The movie makes it look like all Richard had to do in the earliest days of their tennis career was to get Venus and Serena to practice a lot, in order to put the two sisters on the path to becoming great tennis players. But did Venus and Serena start with that passion for tennis, or were they pushed into it? The movie never says, because Richard (as the protagonist) is the main focus of the story. (It should be noted that Smith is also one of the producers of “King Richard.”) There are countless tennis parents who do the same things that Richard did to prepare their kids to become professional tennis players, but we don’t hear about them because their tennis kids just aren’t talented.

In the movie, Oracene (who was a widow when she married Richard in 1980) is the one who tells Richard that practicing on inferior tennis courts with substandard tennis rackets would get Venus and Serena nowhere, no matter how much hard work they did. Oracene is the one who motivates Richard to make the right connections in the elite world of tennis, where you need the kind of money that’s required to pay for training and entry fees into top tennis tournaments. However, the Williams family couldn’t afford these fees at the time. It’s at this point in the movie that Richard starts to transform himself into a maverick wheeler dealer in the tennis world.

He’s an unlikely tennis maverick. From the opening scene, the movie makes it clear that Richard’s English grammar skills aren’t very good, and he comes from a rough-and-tumble background. In a voiceover, Richard describes the type of upbringing he had: “Tennis was not a game peoples played. We was too busy running from the [Ku Klux] Klan.” (Richard was born in 1942 in Shreveport, Louisiana.)

Later in the movie, Richard tells his daughters: “When I was your age, I had to fight someone every day,” which is why he says that doesn’t get as fazed by setbacks as other people might be. The issues of racial differences and social-class inequalities are ever-present in the movie because a huge part of Venus’ and Serena’s success story is about how they became champions in a sport that’s been accessible mainly to white people who can afford it.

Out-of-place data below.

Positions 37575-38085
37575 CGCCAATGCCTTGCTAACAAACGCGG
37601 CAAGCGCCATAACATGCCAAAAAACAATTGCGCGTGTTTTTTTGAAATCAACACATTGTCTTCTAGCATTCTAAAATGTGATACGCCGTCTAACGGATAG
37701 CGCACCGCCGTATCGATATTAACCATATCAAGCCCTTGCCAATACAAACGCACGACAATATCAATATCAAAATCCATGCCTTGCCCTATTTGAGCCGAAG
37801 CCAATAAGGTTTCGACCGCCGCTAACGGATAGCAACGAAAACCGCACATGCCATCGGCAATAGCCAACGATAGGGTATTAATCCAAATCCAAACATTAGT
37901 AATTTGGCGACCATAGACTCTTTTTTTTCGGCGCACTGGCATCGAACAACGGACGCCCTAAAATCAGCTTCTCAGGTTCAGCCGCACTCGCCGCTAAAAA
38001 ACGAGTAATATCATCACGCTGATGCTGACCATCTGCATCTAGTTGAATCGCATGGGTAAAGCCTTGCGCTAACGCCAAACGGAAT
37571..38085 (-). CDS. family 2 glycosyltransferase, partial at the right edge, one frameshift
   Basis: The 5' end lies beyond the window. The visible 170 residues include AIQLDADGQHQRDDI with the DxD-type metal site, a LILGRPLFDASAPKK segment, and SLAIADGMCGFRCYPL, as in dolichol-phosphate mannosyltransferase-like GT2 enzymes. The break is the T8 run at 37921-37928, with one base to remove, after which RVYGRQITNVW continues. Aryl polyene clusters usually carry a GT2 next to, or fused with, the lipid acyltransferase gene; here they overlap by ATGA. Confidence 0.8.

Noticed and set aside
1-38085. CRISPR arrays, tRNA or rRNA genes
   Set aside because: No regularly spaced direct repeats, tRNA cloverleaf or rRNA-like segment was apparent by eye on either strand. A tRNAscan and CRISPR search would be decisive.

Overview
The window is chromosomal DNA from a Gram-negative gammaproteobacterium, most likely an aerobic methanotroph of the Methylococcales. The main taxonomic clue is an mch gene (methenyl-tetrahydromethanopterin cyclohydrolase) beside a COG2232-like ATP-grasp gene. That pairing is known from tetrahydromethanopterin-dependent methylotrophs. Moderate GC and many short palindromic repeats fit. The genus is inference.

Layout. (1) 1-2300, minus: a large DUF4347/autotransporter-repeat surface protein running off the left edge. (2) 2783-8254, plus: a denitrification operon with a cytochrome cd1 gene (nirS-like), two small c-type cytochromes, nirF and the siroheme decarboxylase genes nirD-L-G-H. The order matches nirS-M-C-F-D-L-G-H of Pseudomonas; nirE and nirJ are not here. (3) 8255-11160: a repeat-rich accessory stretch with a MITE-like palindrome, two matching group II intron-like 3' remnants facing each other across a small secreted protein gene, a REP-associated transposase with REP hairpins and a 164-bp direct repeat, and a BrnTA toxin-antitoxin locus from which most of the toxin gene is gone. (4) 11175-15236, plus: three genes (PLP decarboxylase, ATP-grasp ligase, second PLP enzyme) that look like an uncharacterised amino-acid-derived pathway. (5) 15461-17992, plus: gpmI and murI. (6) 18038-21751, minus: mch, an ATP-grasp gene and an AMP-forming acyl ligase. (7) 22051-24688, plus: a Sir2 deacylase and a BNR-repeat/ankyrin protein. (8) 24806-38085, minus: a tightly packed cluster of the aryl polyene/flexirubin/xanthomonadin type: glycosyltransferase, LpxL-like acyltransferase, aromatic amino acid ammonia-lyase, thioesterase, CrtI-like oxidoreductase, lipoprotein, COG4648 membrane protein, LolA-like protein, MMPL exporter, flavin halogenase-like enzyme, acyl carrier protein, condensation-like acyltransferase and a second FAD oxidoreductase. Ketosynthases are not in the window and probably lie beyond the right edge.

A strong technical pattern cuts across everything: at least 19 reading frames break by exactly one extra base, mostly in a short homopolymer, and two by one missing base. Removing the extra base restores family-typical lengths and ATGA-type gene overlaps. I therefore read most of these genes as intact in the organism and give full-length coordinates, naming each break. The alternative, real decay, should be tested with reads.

The Williams family members who are also depicted in the movie are Oracene’s three daughters from her first marriage: Tunde Price (played by Mikayla Bartholomew), Isha Price (played by Daniele Lawson) and Lyndrea Price (played Layla Crawford). (In real life, Venus, Serena and Isha are among the executive producers of “King Richard.”) When this movie takes place, the Williams household consists of Richard, Oracene, Venus, Serena, Tunde, Isha and Lyndrea. The girls are seen being being playful and happy around each other, doing things such as karaoke-type talent shows in their home when they spend time together.

However, “King Richard” has fairly shallow portrayals of Tunde, Isha and Lyndrea as nothing but characters whose main purpose in life is to agree with Richard and cheer on Venus and Serena when needed. In a household of five sisters, the sisters are never seen arguing with each other, or having jealousy issues because a parent seems to favor one child over another. This lack of sibling conflict is very unrealistic. The movie doesn’t seem to want to acknowledge that Richard’s single-minded focus on making Venus and Serena tennis champs surely came at a cost to his relationship with his stepdaughters, who must have felt treated differently by him.

Even in the best of circumstances, “King Richard” makes it look like Richard didn’t think his stepdaughters were worthy of the same type of attention that he was giving to Venus and Serena. Richard briefly mentions that he thinks that his other daughters in the household are “future doctors and lawyers,” but if he spent any time supporting his stepdaughters’ career goals, the movie never shows it and never shows what those goals were. “King Richard” doesn’t make an effort to distinguish the personalities of Tunde, Isha and Lyndrea, because the movie just makes them background characters in the Richard Williams show.